Self-Reported Hearing Problems among Older Adults: Prevalence and Comparison to Measured Hearing Impairment
2011 (English)In: JOURNAL OF THE AMERICAN ACADEMY OF AUDIOLOGY, ISSN 1050-0545, Vol. 22, no 8, 550-559 p.Article in journal (Refereed) Published
Background: There are not many population-based epidemiological studies on the association between self-reported hearing problems and measured hearing thresholds in older adults. Previous studies have shown that the relationship between self-reported hearing difficulties and measured hearing thresholds is unclear and, according to our knowledge, there are no previous population-based studies reporting hearing thresholds among subjects with hyperacusis. less thanbrgreater than less thanbrgreater thanPurpose: The aim was to investigate the prevalence of self-reported hearing problems, that is, hearing difficulties, difficulties in following a conversation in noise, tinnitus, and hyperacusis, and to compare the results with measured hearing thresholds in older adults. less thanbrgreater than less thanbrgreater thanResearch Design: Cross-sectional, population-based, and unscreened. less thanbrgreater than less thanbrgreater thanStudy Sample: Random sample of subjects (n = 850) aged 54-66 yr living in the city of Oulu (Finland) and the surrounding areas. less thanbrgreater than less thanbrgreater thanData Collection and Analysis: Otological examination, pure tone audiometry, questionnaire survey less thanbrgreater than less thanbrgreater thanResults: The prevalence of self-reported hearing problems was 37.1% for hearing difficulties, 43.3% for difficulties in following a conversation in noise, 29.2% for tinnitus, and 17.2% for hyperacusis. More than half of the subjects had no hearing impairment, or HI (BEHL[better ear hearing level](0.5-4 kHz) andlt; 20 dB HL) even though they reported hearing problems. Subjects with self-reported hearing problems, including tinnitus and hyperacusis, had significantly poorer hearing thresholds than those who did not report hearing problems. Self-reported hearing difficulties predicted hearing impairment in the pure-tone average at 4, 6, and 8 kHz, and at the single frequency of 4 kHz. less thanbrgreater than less thanbrgreater thanConclusions: The results indicate that self-reported hearing difficulties are more frequent than hearing impairment defined by audiometric measurement. Furthermore, self-reported hearing difficulties seem to predict hearing impairment at high frequencies (4-8 kHz) rather than at the frequencies of 0.5-4 kHz, which are commonly used to define the degree of hearing impairment in medical and legal issues.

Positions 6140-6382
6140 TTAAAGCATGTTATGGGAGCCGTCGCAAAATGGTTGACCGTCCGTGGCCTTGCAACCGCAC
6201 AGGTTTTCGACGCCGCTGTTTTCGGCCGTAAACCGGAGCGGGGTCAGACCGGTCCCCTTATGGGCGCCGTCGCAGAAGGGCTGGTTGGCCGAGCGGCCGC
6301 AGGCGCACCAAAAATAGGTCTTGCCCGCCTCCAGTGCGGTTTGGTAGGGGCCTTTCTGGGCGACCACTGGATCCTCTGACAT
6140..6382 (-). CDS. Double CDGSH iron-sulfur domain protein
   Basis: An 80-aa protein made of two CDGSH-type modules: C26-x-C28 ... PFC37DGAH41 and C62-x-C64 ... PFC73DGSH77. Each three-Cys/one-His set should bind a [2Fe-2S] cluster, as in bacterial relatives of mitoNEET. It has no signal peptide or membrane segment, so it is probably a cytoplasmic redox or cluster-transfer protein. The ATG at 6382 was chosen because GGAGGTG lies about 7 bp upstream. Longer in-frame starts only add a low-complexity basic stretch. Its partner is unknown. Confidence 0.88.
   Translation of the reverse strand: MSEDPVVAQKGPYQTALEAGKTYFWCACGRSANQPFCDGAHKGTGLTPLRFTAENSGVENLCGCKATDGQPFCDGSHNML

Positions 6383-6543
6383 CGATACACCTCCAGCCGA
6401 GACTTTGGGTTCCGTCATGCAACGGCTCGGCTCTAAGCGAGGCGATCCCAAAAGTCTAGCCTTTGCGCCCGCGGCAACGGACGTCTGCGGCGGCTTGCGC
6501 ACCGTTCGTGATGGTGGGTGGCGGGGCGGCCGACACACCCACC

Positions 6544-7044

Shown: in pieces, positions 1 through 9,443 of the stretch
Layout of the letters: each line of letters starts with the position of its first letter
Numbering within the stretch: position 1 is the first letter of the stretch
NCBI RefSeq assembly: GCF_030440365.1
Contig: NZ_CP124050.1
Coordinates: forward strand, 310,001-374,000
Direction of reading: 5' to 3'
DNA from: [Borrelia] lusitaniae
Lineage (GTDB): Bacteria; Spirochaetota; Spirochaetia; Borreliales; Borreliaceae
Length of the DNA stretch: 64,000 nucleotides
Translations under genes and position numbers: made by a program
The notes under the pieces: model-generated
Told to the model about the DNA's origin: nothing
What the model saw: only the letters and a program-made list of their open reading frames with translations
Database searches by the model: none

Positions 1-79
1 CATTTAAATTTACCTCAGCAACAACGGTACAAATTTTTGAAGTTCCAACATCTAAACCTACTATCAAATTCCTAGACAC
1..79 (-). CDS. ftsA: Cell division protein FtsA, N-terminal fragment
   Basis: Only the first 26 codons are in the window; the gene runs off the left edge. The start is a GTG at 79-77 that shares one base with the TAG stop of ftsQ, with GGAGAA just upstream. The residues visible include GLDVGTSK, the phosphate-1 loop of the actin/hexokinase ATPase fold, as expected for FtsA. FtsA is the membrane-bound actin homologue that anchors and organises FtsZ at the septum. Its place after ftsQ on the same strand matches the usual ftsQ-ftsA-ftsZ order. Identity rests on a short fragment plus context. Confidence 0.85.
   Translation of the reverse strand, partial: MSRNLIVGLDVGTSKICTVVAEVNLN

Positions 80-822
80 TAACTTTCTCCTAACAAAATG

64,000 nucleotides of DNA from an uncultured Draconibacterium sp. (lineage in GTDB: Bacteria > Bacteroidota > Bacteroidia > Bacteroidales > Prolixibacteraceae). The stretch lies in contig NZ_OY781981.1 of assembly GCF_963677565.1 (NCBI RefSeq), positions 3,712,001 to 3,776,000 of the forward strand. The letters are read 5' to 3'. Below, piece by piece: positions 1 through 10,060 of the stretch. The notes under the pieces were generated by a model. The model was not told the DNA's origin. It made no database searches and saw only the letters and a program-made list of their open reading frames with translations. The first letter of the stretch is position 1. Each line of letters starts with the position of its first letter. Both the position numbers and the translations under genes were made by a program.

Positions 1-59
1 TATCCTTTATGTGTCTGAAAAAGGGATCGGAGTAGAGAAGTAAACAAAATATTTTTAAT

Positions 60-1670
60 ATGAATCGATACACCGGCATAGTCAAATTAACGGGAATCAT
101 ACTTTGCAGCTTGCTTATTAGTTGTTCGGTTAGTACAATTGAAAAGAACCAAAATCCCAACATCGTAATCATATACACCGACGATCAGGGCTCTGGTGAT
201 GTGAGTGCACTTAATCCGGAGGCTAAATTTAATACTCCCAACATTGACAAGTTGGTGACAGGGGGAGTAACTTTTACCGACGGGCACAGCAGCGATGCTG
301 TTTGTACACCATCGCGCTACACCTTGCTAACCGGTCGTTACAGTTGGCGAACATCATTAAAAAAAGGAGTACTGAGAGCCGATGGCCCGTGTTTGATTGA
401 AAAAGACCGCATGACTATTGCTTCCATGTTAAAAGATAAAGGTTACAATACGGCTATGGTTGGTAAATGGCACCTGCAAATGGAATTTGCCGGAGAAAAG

Place, publisher, year, edition, pages
American Academy of Audiology , 2011. Vol. 22, no 8, 550-559 p.
Adult, hearing, hyperacusis, self-reported, tinnitus
Medical and Health Sciences
IdentifiersURN: urn:nbn:se:liu:diva-72035DOI: 10.3766/jaaa.22.8.7ISI: 000296128000007OAI: oai:DiVA.org:liu-72035DiVA: diva2:455973
Funding Agencies|European ARHI Project|QLRT-2001-00331|2011-11-112011-11-112011-11-11